Proenza Schouler, SS20, New York.
It’s one of those details that you just might not really think about until you notice it, but a crisply squared-off hem on a tailored jacket is a clean detail when applied to either menswear or womenswear. Tailored jacket hems are one of the many details that can be adjusted on single-breasted or double-breasted styles to influence the overall feel of the look and can be made into sharp corners, or soft curves, or any variation in between.
The convention for tailored jacket hems appears to generally be for double-breasted suit jackets to be cut as clean square corners at the bottom. Single-breasted suit jackets tend to be cut so that the front edge will angle slightly away from the buttons to the hemline, and then the corner of the hem itself is often rounded off to varying degrees depending on the design of the jacket.
In the images below, you can see how Kim Jones has used these conventions in the Dior Spring-Summer 2020 menswear collection.
Dior, Menswear, SS20, Paris.
Of course, there are no hard and fast rules when you want to mix up the combinations, but there are some practical considerations to think about. For a start, if you have clean straight corners on a suit jacket, then ideally you want to avoid the hems overlapping at strange angles when the jacket is done up. By design, the double-breasted jacket has multiple anchor points for the closure, often done up with one visible external button, and another internal button which holds the underlayer of the jacket in place. Having the two buttons as anchor points, in this case, makes it easy to keep the front edges aligned.
In the Dior Spring-Summer 2020 examples, one of the double-breasted styles is cut with a very rounded corner. However, any potential problem of mismatched overlaps has been overcome in this situation by layering in a sash.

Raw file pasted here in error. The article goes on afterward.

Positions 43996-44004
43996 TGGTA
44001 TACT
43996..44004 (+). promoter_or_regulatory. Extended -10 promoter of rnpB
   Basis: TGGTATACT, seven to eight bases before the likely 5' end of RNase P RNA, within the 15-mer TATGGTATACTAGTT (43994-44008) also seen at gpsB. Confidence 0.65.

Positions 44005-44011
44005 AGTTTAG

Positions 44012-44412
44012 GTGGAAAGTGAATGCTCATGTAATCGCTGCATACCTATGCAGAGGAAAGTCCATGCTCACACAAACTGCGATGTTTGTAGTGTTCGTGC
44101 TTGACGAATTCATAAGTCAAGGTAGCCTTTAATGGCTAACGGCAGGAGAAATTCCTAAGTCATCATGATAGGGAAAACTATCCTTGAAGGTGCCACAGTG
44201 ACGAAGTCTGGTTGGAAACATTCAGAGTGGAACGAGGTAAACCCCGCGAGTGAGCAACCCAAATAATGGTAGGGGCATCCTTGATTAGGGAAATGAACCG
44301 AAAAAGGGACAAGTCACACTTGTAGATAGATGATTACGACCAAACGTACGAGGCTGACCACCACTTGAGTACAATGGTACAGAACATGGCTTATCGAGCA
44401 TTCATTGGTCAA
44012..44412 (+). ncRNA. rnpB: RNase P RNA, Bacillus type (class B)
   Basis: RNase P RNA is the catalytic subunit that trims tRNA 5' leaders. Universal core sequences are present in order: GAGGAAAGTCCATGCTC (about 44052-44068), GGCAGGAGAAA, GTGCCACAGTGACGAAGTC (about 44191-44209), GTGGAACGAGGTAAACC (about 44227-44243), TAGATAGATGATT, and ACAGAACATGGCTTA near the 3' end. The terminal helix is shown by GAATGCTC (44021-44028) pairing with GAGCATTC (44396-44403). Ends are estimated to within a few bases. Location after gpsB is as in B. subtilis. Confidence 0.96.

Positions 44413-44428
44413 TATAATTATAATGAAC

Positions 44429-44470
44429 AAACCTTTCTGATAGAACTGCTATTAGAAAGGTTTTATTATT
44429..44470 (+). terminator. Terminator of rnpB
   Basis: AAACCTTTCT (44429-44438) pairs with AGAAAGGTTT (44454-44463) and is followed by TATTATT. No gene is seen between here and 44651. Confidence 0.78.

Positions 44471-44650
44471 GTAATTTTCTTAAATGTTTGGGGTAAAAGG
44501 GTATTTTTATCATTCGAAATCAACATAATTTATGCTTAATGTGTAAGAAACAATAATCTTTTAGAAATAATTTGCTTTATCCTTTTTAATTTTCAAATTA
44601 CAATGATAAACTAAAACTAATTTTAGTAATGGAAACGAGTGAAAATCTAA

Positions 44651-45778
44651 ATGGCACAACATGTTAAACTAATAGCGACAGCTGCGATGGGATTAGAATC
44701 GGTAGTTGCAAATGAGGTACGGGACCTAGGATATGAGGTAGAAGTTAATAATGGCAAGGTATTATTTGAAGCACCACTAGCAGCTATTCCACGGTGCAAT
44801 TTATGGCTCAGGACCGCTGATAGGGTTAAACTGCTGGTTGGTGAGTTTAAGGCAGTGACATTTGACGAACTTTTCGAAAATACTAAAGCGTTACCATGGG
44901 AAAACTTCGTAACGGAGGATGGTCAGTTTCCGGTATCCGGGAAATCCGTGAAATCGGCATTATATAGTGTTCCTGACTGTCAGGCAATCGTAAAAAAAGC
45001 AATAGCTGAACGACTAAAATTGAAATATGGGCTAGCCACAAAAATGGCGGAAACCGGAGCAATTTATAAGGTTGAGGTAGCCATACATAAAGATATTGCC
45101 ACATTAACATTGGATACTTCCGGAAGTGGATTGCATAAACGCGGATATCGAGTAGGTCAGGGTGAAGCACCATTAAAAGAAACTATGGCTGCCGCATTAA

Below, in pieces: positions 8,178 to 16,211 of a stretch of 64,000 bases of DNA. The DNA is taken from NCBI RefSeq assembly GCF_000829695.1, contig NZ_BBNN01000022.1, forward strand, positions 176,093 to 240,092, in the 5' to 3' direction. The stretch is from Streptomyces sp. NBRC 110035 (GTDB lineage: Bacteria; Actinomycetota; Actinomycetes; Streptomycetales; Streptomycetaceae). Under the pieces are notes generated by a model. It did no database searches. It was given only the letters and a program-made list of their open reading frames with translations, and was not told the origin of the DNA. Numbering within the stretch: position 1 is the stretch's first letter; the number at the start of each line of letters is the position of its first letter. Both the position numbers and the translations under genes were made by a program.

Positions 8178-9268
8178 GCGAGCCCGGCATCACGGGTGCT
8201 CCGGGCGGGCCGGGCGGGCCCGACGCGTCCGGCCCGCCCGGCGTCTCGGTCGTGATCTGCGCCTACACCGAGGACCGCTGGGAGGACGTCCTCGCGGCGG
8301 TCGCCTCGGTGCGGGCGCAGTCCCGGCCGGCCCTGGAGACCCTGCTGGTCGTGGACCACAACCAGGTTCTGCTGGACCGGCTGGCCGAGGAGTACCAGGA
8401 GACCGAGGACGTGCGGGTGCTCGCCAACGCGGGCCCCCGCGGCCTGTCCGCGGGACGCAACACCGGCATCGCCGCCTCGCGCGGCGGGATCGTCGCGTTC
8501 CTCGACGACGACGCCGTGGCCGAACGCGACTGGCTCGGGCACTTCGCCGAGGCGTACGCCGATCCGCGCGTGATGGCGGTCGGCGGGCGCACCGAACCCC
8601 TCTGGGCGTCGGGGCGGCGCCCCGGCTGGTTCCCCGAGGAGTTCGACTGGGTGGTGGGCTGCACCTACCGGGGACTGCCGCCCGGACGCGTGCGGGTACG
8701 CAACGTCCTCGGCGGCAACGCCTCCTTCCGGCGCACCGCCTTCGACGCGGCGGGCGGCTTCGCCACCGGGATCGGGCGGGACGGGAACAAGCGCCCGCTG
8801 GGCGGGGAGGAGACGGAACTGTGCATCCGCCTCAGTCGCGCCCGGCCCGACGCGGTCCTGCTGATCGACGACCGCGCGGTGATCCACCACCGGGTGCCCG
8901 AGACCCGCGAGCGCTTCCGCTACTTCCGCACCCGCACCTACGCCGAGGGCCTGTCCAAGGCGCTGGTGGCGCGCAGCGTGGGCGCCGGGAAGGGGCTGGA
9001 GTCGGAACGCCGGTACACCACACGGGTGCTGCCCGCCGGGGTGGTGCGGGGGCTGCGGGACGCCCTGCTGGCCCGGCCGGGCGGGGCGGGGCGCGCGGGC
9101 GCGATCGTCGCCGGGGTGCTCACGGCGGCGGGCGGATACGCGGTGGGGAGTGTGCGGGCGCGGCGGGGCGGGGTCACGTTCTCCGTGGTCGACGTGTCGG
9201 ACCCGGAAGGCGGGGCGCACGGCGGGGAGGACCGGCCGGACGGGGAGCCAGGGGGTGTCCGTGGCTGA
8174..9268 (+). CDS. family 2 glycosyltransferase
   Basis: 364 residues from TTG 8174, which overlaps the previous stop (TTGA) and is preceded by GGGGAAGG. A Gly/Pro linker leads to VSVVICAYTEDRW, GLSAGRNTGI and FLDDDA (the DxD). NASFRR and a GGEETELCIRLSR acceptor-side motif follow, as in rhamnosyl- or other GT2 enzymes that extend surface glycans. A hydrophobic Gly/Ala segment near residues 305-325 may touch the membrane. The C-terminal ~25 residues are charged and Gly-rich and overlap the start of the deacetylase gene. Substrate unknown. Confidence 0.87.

On a single-breasted jacket, you can still have a crisp front corner of course, but then the decision becomes about whether you cut the front of the jacket absolutely perpendicular down from bottom button to hem, or if you angle the front edge away.
This sort of style choice for the designer is always also going to be a balancing act between other details of the tailoring, and other considerations about the proportions of the jacket. For example in the images below, you can see how the breakpoint of the jackets for Proenza Schouler vs. Prada are very different and varies to tie into the overall cut and sizing of the jackets.
The Proenza Schouler jackets are cut oversized, with a low breakpoint that is in line with the bottom row of the buttons. This fits with the whole proportion of the jacket – the fronts are cut wider so that the shoulder pads extend past the wearer’s shoulders, and the sleeves hang long over the hands, but the hem of the jacket feels in proportion because the long sleeves and the hem of the body are in line with each other. (As an aside, buttoning the lower two of the four buttons promotes a more relaxed feel to the double-breasted design and is often known as the Kent style).
In contrast, the Prada jackets look more cropped. The lapel breakpoint is in line with the top row of buttons, and the shoulder is more softly fitted to the natural shoulder. In this case, the jackets themselves also look more cropped because they are layered in with longer-length tunics. Again the tailored jacket hems on these double-breasted Prada suit jackets have been cut into sharp corners.
Proenza Schouler, SS20, New York.
Prada, Menswear, SS20, Milan.
It also frees up the rules when there is no closure, or at least no visible closure, on the jackets. In the Ami Spring-Sumer 2020 show, the jackets appear to be worn loose and open with no obvious closure. In these examples, the corners don’t appear to be brutally sharp, but instead, appear to be just very slightly rounded on the corners.
Ami, SS20, Paris.